Given that this is a very early "consumable" version of Windows 10, there will be problems. Luckily, the only roadblock I've crossed in the several hours I've used Windows 10 is related to text. It's the strangest thing: turn the Start Menu on, and I can't type in Skype, Internet Explorer and Microsoft Word. Turn the Start Menu off, and the text bug goes away. Again, this is not a "gone gold" product we're evaluating, so there will be bugs to uncover and fix.

As for the appearance, Windows 10 really looks no different than Windows 8.1. The UI remains flat, and as previously mentioned, it uses shadows to make the apps stand out above underlying apps and the desktop. The File Manager icon has changed, and its interface has been cleaned up a bit so that the user doesn't have to scroll.

Overall, Windows 10 seems to be shaping up rather nicely. The installation took quite a while, and I can't seem to install the latest Radeon drivers at the moment, but that's OK: this is a technical preview, after all.

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  • shankar yskr
    Hey I installed radeon drivers on win 10
    Reply
  • shankar yskr
    Hey I installed radeon drive on win 10
    Reply
  • cklaubur
    I installed the Technical Preview on my Latitude D830, and I had issues using a USB keyboard attached to the dock. Rebooting seemed to fix it.

    Reply
  • Gary Mount
    You can still show the Charms bar by using the track pad, swipe in from the right.
    Reply
  • The3monitors
    Ok to all you that are worried about the osx or linux like multiple desktops. I was rendering a 1000 frame animation in maya in one, had adobe illustrator/photoshop/bridge on another, had a fur mark test on another with another chugging away at a zbrush 4.6 render. It was a little sluggish for revolving around the object (only 9.5mil polys but no crashes/errors & its still going.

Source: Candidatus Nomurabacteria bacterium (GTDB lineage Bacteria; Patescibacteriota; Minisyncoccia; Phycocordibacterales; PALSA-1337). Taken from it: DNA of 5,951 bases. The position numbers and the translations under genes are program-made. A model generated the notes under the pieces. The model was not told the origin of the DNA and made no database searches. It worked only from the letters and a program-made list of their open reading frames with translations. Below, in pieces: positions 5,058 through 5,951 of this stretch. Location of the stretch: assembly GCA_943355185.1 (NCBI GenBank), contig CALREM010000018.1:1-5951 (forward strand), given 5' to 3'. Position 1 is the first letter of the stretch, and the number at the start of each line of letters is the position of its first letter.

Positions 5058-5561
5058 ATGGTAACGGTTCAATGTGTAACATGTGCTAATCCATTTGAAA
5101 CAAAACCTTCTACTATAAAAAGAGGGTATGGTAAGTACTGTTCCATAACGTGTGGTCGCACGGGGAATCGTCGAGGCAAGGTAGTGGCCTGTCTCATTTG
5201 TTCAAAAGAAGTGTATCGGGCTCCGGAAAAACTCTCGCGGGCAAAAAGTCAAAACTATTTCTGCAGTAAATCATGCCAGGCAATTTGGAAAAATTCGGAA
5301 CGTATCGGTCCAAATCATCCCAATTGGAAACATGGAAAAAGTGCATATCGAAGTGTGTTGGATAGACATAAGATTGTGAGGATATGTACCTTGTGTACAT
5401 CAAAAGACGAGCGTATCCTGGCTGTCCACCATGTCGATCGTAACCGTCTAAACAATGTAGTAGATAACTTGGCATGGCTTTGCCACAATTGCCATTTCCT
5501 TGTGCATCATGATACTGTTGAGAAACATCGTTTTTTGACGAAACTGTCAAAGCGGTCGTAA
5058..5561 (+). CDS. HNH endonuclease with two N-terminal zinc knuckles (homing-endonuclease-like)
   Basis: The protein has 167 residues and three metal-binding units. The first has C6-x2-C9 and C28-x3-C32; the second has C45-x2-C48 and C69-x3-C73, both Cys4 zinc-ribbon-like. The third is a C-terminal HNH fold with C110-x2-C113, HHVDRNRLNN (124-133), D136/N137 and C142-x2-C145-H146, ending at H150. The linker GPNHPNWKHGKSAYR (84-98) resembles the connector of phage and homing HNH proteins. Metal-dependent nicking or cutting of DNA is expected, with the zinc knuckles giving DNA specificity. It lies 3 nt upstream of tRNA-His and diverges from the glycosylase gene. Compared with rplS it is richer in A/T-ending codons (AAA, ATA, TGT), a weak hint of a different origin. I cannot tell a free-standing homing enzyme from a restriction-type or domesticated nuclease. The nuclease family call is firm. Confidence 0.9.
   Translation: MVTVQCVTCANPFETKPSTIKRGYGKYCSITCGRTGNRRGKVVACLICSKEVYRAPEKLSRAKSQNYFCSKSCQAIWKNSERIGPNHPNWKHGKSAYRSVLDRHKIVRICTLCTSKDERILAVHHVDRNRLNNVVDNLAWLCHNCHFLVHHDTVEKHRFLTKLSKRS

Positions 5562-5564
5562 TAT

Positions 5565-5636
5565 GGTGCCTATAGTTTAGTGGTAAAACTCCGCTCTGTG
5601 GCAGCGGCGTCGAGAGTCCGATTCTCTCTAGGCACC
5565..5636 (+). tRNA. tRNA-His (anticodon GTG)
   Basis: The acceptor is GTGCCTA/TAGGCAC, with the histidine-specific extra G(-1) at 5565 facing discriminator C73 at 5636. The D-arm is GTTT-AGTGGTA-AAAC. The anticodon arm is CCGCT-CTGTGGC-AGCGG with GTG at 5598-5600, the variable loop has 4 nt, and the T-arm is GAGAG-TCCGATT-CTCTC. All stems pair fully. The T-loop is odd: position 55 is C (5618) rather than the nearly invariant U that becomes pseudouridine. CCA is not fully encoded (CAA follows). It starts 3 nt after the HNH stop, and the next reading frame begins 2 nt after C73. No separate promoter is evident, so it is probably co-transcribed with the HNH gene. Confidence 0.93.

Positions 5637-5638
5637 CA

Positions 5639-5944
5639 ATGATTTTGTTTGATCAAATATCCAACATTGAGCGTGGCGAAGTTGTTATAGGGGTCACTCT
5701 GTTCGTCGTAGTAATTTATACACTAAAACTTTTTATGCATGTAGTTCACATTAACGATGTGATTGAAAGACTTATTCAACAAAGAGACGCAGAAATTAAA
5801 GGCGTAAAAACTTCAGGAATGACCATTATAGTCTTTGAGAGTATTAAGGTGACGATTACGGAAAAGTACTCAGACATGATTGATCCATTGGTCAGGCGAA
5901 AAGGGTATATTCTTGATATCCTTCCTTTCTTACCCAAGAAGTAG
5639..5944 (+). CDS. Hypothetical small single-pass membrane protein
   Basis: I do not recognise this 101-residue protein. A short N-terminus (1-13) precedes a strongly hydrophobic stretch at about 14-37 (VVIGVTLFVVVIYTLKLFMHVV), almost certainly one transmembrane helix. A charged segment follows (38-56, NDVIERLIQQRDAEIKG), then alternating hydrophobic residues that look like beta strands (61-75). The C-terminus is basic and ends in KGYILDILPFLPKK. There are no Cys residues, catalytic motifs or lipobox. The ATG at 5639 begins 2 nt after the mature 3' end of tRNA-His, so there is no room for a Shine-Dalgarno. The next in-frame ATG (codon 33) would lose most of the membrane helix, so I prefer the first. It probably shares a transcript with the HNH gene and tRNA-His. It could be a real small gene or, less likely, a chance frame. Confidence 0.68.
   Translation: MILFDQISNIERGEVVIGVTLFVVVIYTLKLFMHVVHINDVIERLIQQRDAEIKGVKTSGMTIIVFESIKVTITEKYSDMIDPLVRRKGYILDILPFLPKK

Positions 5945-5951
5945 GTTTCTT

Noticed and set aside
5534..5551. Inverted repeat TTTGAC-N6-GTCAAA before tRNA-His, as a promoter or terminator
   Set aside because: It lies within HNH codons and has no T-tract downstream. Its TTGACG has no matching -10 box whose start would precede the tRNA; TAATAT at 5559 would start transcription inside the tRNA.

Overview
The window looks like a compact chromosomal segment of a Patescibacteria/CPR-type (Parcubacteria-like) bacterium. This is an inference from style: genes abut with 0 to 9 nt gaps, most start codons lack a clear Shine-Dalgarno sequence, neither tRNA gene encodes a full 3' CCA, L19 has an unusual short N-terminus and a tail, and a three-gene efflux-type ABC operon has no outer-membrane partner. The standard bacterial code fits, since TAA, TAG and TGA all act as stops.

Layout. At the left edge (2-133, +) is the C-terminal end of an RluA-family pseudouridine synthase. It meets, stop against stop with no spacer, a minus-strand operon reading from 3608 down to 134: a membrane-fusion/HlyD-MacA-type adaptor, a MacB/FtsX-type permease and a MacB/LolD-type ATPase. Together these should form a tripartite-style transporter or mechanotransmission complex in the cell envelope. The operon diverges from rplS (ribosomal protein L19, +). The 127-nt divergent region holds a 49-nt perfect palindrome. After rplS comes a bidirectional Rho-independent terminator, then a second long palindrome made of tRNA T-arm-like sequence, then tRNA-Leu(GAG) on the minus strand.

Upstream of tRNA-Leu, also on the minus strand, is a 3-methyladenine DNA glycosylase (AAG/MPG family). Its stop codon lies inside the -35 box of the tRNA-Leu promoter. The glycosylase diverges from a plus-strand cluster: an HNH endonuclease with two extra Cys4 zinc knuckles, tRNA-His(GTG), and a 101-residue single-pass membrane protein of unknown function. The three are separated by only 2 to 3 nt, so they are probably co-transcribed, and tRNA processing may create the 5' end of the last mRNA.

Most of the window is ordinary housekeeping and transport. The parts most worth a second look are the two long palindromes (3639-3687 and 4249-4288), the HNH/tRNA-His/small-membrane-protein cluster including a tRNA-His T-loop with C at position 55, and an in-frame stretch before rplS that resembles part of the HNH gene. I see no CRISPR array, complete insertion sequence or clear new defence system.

Reply
  • spectrewind
    Perhaps THG has the technical expertise to record some virtual machine usage of this OS? ///HINT
    ... And post the video.

    Kevin Parrish... You are challenged. Make it happen?!
    Reply
  • Monarch1
    Anybody get an error about a corrupt file? I received error code: 0x80070570. I redownloaded the ISO file and then burned another copy and still got the same error. The laptop I'm trying to install it on is crap and has Vista which might be part of the problem.
    Reply
  • AlphaCompton
    I installed the Technical Preview last night. It looks nice. It runs ok but I noticed some odd things. There was no good default driver so my 1080p monitor resolution was left to 1024x768 , 1280x800, etc, I'll install the correct Nvidia driver when I get home. Also the loading icons during installation had a weird fast I think overlapping animation. The metro apps run well. I can see them getting more use and becoming the norm when Windows 10 is released. I think the new start menu is a great compromise of having live tiles and still keeping the start menu. I found that the charms bar is still there and functions just as it did in Windows 8. I did like the tiles start menu from Windows 8 but I felt the charms bar was weird and I didn't like it, I'm glad they plan to move the feature and put the shutdown button back in the start menu.
    Reply
  • MidnightDistort
    I played with the OS a little and there isn't much to say other than it looks like Windows 8 with a start menu. It's not bad, at least now you can perform security updates without having to resort to a 3rd party start menu which could cause problems. 2020 for W7 is still a bit of time away but at least MS is listening to feedback a bit more. Just wish they wouldn't push the modern app stuff which is a big reason why W8 wasn't doing so well.
    Reply
  • The3monitors
    Alpha I just upgraded from 8 and it actually went smooth for once(this is against every moral fiber in my technical being because I always format and install a new ms os). The upgrade took about 45, no hikkups on my video drivers, the software I had installed transferred beautifully. The only glitch I am having is the Microsoft natural keyboard drivers glitch/dont funcion on the login screen.
    Reply